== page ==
Michael Porter Jr. on his medical report ”The Clippers doctor told the group ‘Yeah, this guy is never playing again.’”
NO. 14

Michael Porter Jr. on his medical report ”The Clippers doctor told the group ‘Yeah, this guy is never playing again.’”

Once upon a time, Michael Porter Jr. was the top player in high school and a projected first overall draft pick in the NBA. At 6’10, with the ability to shoot from anywhere on the court, coupled with pro-level athleticism, many teams had their eyes and ears peeled for Porter’s eventual declaration to join the draft. However, injuries to his back led to two surgeries and derailed his meteoric rise to basketball stardom, with one doctor telling him and several other teams evaluating him that the young star would never play again.

“The Clippers doctor was examining me and told the group ‘Yeah, this guy is never playing again.’“

Michael Porter Jr., The Old Man and The Three

MPJ joined JJ Redick‘s The Old Man and the Three Podcast and shared his arduous journey leading up to the draft. Due to his back issues, Michael was not able to do the private workouts that prospects normally do, and this was because of the need to preserve his health and manage his rehab process post-surgery. Instead, Porter Jr. hosted one “pro-day,” which is essentially a workout organized by his own people, allowing scouts to drop in and evaluate Michael one time before the draft night.

“The first pro-day went really well, I had Sacramento pull me aside and tell me they were going to take me at number two.”

Michael Porter Jr., The Old Man and The Three

John Hollinger called his medical report the worst he’s ever seen in his career. Porter had back surgery called an L3-L4 microdiscectomy to treat herniated disks in his back. If you’re wondering how bad was it, here’s a doctor explaining the issues Porter Jr. was dealing with (as a teenager.)

“One analogy we use a lot is when you poke a hole a jelly doughnut. When you squeeze the jelly is gonna come out. If you don’t poke a hole, it’s going to be contained. Genetics plays a small role, but over time everyone’s disks deflate like a tire getting worn down. In some athletes, if stress is being transferred to an area … it’s a repetitive stress injury. Over and over, jumping up to catch rebounds, you’re getting stress in one area. Then you get these micro tears and the nucleus pulposus (jelly) comes out.”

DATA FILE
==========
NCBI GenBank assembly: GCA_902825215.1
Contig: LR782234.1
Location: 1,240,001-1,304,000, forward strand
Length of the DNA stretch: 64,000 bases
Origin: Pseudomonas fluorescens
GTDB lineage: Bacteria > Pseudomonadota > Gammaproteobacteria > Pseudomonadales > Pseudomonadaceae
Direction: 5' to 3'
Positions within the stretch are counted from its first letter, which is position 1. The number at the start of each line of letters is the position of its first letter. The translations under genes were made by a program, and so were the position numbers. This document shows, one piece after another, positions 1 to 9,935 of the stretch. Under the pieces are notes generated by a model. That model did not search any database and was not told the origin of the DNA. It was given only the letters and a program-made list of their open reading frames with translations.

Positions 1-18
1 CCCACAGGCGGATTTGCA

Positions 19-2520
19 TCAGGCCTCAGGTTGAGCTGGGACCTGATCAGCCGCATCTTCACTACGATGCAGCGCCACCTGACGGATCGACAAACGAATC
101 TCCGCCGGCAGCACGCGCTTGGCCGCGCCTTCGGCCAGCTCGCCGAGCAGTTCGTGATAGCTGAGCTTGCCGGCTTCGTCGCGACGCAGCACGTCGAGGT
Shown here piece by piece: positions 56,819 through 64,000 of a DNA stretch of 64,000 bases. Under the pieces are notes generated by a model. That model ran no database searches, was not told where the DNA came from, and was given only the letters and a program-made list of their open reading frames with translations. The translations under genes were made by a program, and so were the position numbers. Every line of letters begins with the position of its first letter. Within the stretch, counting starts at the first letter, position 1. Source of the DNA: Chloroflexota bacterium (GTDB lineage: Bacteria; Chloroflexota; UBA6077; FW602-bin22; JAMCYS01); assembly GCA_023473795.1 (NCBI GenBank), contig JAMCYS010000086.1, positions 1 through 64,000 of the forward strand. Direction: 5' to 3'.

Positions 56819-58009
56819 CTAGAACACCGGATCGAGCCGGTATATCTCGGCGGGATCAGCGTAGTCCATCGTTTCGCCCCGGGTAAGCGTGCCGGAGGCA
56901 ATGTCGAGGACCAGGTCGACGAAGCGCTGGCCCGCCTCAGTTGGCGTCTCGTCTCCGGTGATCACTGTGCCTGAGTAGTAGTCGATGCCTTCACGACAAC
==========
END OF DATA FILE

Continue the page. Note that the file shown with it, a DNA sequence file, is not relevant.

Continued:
Dr. Charla Fischer, SB Nation

Sacramento ended up taking Marvin Bagley Jr. with the second pick back in 2018, and while he has turned into a nice player for The Kings, MPJ is much closer to reaching superstar status than Bagley is. Would the Kings have benefited more by selecting Porter Jr. second? Probably, but in a draft that is now three years old, it seems as if a redraft of the class does have MPJ ending up in Sac-town.

Luka Dončić would go first in a redraft of the 2018 class, followed by either Trae Young or DeAndre Ayton. I think Luka is still on another level compared to Young and Ayton, and in the long run, Dončić will grow exponentially compared to the other two. Then, you have a log jam in positions 4 to 7 in the rankings between MPJ, Mikal Bridges, Jaren Jackson Jr., and Shai Gilgeous-Alexander. Porter Jr. is a great talent with lots of upside, but we have seen the others on the list perform on bigger stages or much bigger roles for their teams in the past three seasons.

It’s hard to imagine a scenario where MPJ is in the top three players in the 2018 NBA draft, even if we were to do a redraft. The top three in the list above have just achieved so much more while proving they can be consistent in the league in expanded roles. This is the next step for MPJ, to learn how to grow into a more consistent scorer and defender for the Nuggets while setting the stage for possible stardom with another team later in his career.

His injury caused his draft stock to plummet, but he ended up exactly where he needed to be in hindsight. Because just like his rehab process from back surgery, he needed to take his ascend in the league at a much slower pace than his counterparts. In the end, MPJ can still be a top player in this league, but there is no way Sacramento should have drafted him at number two.